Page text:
A use-case scenario is the most powerful component of the business requirements. It describes a complete set of actions for a specific process that represents the vision of the learning strategy. The description must be simple and straightforward so as to be clearly understood by the executive decision-makers and stakeholders, as well as the vendor. This produces a baseline metric that can be compared and evaluated by everyone involved in selecting the LMS. The power of the use-case scenario is that vendors become accountable for directly demonstrating that their product fulfills the objective of the scenario during the final demo meeting.

The use-case scenario uses the same parameters as the business requirements as far as defining who, why, what, when and the result. The difference is that the scenario is combining several business requirements to articulate a complete process. Here’s a sample of what a use-case scenario might look like:

“Mary is a manager in the loan processing department. She has noticed productivity is not as high as needed to reach an important company — processing 50 loans per week per loan processor in her department. Under closer review, she has determined John is below the average proficiency of processing 50 loans per week. Mary and John review his proficiency level against the competencies defined for a loan processor. Both agree John is not at the median level of proficiency in several areas of loan processing. Mary asks John to come up with a learning plan that will address the gaps. John identifies several courses related to his job role that would address his proficiency gaps. John and Mary review the learning plan together and make further revisions before committing to the timeline. John enrolls in each of the classes except for one. One of the courses John is scheduled to complete is nearing the deadline defined by the learning plan, and John has not yet enrolled in the class. Mary is notified of the issue, and she discusses it with him. John enrolls and completes the course. Each week, Mary reviews John’s productivity and notices he has risen to 60 loans per week after completing the learning plan.”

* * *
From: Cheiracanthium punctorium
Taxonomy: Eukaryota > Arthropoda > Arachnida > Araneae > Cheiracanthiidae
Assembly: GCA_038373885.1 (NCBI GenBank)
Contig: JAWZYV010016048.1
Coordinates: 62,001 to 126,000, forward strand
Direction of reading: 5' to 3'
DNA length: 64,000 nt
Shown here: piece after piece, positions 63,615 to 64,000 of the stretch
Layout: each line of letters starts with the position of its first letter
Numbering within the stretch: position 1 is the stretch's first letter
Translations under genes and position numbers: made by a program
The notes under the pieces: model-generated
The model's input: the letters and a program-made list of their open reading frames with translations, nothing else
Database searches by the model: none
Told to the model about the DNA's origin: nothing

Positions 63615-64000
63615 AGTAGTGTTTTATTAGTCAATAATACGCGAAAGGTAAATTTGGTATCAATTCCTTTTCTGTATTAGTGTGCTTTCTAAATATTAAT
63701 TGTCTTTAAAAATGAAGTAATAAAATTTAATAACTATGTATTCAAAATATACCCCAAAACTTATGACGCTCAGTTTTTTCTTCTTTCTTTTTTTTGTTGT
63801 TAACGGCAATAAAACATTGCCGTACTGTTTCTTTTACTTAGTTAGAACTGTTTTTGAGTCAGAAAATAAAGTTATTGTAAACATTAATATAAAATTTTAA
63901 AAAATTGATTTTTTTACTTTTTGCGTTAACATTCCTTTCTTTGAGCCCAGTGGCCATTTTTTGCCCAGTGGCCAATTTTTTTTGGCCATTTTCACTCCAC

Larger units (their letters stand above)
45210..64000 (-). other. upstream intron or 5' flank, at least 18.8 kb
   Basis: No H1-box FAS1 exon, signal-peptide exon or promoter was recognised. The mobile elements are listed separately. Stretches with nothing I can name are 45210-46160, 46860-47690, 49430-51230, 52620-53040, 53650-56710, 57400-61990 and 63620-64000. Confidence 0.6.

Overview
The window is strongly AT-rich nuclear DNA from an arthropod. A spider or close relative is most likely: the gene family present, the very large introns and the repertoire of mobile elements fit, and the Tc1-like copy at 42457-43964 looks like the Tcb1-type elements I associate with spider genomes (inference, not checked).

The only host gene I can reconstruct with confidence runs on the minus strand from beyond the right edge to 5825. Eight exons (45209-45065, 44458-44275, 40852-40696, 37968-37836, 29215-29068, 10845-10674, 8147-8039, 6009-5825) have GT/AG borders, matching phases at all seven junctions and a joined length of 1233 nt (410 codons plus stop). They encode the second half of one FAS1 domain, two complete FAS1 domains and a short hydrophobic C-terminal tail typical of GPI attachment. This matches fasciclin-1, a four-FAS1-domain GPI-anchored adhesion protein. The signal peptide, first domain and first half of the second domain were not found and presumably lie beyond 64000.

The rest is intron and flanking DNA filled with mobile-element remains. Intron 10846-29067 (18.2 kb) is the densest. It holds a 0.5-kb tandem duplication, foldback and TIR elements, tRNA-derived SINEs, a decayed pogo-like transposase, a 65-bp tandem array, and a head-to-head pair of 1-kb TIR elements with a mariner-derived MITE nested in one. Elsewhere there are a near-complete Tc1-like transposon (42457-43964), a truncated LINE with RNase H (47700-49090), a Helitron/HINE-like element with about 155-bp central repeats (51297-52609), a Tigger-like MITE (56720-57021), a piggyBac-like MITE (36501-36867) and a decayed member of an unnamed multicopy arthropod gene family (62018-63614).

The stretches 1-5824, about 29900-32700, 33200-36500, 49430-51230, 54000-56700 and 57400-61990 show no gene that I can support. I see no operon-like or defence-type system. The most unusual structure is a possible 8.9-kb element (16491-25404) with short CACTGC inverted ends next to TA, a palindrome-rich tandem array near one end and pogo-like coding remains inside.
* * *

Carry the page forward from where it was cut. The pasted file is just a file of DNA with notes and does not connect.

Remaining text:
This use-case scenario starts off by tying in the corporate objective and how Mary’s department is aligned to that objective. This establishes the business need and, therefore, the objective to achieve. This also defines the fact that a performance metric is being used to determine the course of action in regard to a learning plan.

It could be that a requirement has been defined that managers must be able to determine an individual’s proficiency to not only identify a need for a learning plan but also the effect of the learning plan after execution. When vendors demonstrate this scenario, they might demonstrate how their LMS connects to external operational systems or data warehouses that provide these metrics or simply admit that they are unable to do so.